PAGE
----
Housing starts are expected to dip in two of Canada’s three largest this year amid stress test difficulties, higher renewal rates, and a slumping economy.
According to an Altus Group report, Toronto and Vancouver are staring down another turbulent year in which housing starts will fall. Montreal, on the other hand, expects to keep riding high until at least next year—although affordability challenges and a cooling economy will soon catch up with buyers, while possible immigration restrictions could dampen housing demand. While housing starts will remain elevated in Montreal through 2019, that should change by 2020.
According to the report, Toronto appears to have hit a wall after 2017. In 2018, housing starts reached a six-year high in the city, but they will drop this year.
“They had a buoyant benchmark last year, but that was following pretty strong sales in the period before that, and we saw new home sales—which are all preconstruction sales—decline significant last year, as they were down 40%,” said Peter Norman, Altus Group’s vice president and chief economist. “That decline last year is going to come through as a characteristic for starts this year.”
In 2018, housing starts in Toronto peaked at 41,000 units, 30,000 of which were condos. The single-family sector, however, produces very few starts; before the 2008 recession there were 15-20,000 new units per annum, but only 6,000 last year.
“[Starts across all housing types are] moderating a little bit into 2019. We’ll hit a slightly lower number, but it’s still at high levels by historical standards,” said Norman. “The single-family story is one of general financial conditions—mortgage rules, on the one hand, and a rising interest rate environment put a big damper on housing demand. Elevated pricing in the Toronto market, in particular, with weakening financial conditions for households meant we have affordability issues, and that took the wind out of demand for single-family housing.”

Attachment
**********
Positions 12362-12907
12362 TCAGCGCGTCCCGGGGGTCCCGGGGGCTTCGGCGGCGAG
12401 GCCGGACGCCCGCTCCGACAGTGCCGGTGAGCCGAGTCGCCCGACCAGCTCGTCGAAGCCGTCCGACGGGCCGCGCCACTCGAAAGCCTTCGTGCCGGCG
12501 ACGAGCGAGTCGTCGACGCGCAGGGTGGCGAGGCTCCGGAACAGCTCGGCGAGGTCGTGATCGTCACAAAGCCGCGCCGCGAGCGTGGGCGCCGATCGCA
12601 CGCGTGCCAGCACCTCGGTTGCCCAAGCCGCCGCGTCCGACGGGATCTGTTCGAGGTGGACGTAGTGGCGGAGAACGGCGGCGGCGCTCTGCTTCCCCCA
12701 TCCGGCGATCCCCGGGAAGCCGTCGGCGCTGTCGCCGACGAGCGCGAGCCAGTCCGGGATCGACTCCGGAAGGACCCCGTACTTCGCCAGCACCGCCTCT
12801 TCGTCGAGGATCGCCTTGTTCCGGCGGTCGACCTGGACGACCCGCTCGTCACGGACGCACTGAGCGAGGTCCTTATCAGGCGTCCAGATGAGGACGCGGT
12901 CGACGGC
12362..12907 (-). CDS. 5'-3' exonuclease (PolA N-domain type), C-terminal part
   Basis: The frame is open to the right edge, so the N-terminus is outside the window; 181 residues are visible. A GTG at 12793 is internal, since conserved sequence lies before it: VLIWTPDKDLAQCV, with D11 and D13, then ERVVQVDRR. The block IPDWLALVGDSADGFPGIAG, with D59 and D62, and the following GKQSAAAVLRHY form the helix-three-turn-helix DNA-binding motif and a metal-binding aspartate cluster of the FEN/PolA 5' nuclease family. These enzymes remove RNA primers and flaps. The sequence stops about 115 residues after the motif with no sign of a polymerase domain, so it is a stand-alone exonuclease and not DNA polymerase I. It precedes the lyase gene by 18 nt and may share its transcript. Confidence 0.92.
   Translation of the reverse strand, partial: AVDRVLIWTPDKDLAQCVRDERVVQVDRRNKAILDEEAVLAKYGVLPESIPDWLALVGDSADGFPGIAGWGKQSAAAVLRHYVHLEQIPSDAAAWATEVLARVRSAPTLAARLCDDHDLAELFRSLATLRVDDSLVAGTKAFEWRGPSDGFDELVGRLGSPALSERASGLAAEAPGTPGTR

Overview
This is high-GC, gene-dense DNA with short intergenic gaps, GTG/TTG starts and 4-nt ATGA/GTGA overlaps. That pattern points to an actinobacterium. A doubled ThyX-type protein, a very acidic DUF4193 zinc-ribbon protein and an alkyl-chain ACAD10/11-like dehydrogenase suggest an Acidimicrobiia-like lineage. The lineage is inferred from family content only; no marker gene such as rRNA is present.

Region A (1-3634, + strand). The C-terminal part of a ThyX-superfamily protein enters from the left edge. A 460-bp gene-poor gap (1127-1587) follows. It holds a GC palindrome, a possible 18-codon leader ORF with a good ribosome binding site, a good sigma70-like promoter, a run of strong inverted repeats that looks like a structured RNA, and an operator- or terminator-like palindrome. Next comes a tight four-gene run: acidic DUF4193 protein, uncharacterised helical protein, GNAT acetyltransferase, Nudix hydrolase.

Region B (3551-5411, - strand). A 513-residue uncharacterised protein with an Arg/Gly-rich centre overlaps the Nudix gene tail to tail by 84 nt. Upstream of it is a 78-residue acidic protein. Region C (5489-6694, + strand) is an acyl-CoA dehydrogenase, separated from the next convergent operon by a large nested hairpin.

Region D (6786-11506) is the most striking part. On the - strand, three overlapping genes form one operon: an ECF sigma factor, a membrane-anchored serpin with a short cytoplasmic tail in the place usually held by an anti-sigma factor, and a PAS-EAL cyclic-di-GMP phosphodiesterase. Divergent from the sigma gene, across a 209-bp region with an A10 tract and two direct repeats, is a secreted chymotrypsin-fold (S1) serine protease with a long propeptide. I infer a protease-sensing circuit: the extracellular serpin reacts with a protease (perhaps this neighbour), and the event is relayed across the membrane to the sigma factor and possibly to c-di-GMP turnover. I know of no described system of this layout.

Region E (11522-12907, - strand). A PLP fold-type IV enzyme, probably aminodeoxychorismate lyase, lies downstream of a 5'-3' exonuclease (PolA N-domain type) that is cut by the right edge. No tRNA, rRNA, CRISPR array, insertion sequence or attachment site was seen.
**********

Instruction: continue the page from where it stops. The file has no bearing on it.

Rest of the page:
Vancouver has hit a nadir, at least ostensibly. The mortgage stress test along with higher renewal rates and the foreign buyer tax have cooled demand, in spite of the above-average wage growth, strong population inflow and robust employment.
Norman says slower housing starts in 2019 are due to strained affordability issues and supply constraints in both the single-family and medium-density housing sectors, which also explain new home sales dipping 10% and overall sales 33% in 2018.
However, he added that things aren’t going south.
“Last year, we had 23,000 housing starts, which were down a little from 2017, but still in line with the five-year average, and we expect the 20-23,000 range over the next couple of years as well. It’s not a deep dive; I’d call it a holding pattern. Although we’ve had some adjustment in Vancouver with pricing, on a year-over-year basis prices are still 10-15% higher than they were five years ago, so there’s still asset appreciation.”